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Sweden

  • Barry Turner
Chapter
Part of the The Statesman’s Yearbook book series (SYBK)

Abstract

Sweden was covered by a thick ice cap until 14,000 years ago, when the ice began to retreat. The first human traces, in southern Sweden, date from 10,000 BC. Between 8000 and 6000 BC the country was populated by hunters and fishermen, using simple stone tools. Artefacts found in graves show that the Bronze Age was marked by a relatively advanced culture. From 500 BC to AD 800 agriculture became the basis for society and the economy. The Viking Age (800–1050) took expansion eastwards. Swedish Vikings reached into today’s Russia, where they set up trading stations and principalities, such as Novgorod and Rurik. The Vikings also travelled to the Black and Caspian Seas and developed trading links with the Byzantine Empire and the Arabs.

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Further Reading

  1. Statistics Sweden. Statistik Årsbok/Statistical Yearbook of Sweden.— Historisk Statistik for Sverige (Historical Statistics of Sweden). 1955 ff.—Allmän månadsstatistik (Monthly Digest of Swedish Statistics).— Statistiska meddelanden (Statistical Reports). From 1963Google Scholar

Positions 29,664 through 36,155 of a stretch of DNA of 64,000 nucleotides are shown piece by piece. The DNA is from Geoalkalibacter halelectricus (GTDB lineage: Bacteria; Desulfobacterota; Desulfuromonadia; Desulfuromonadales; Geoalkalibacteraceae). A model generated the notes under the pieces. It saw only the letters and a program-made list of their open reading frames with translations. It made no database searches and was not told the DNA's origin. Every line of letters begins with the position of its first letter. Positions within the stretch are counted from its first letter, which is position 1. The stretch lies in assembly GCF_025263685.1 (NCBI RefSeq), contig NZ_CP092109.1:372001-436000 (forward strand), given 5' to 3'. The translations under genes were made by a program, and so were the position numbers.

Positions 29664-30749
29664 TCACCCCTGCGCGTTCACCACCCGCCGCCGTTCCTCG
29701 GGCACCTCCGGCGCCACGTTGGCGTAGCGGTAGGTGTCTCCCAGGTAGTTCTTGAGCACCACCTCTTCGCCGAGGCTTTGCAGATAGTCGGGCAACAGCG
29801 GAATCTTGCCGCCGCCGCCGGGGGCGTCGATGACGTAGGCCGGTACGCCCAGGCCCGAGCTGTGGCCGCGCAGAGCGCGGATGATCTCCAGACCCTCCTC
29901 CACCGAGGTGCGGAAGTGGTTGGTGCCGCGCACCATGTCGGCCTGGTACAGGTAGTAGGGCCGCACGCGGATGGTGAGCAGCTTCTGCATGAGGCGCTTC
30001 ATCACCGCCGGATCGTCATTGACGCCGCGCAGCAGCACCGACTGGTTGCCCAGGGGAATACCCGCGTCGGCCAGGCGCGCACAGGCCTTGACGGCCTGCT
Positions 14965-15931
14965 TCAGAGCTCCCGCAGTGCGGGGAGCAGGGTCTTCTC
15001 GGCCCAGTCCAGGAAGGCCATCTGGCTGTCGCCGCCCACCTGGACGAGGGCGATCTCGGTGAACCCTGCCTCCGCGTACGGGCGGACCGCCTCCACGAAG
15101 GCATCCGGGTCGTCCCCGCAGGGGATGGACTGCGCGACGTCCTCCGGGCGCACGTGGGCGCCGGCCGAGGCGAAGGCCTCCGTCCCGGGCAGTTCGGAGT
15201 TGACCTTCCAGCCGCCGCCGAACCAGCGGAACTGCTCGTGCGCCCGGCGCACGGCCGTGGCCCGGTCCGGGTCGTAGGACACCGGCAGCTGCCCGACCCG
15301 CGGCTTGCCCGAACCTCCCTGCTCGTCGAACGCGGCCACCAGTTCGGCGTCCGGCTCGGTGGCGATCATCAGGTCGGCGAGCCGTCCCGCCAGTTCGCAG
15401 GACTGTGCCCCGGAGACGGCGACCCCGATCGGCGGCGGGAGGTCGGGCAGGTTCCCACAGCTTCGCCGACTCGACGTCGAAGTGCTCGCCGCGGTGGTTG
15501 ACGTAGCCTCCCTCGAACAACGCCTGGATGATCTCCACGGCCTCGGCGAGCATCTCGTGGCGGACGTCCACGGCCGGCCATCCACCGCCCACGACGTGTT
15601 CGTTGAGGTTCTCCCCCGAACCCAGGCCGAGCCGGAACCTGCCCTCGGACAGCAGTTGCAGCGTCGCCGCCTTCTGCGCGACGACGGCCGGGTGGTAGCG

2. Henrekson, M., An Economic Analysis of Swedish Government Expenditure. Aldershot, 1992Google Scholar
  3. Petersson, O., Swedish Government and Politics. Stockholm, 1994Google Scholar
  4. Sveriges statskaiender. Published by Vetenskapsakademien. Annual, from 1813Google Scholar
  5. Turner, Barry, (ed.) Scandinavia Profiled. Macmillan, London, 2000Google Scholar
  6. National library: Kungliga Biblioteket, PO Box 5039, SE-102 41 Stockholm.Google Scholar
  7. National Statistical Office: Statistics Sweden, PO Box 24300, SE-104 51 Stockholm.Google Scholar
  8. Swedish Institute Website: http://www.si.se

Copyright information

© Palgrave Macmillan, a division of Macmillan Publishers Limited 2008

Authors and Affiliations

  • Barry Turner

There are no affiliations available

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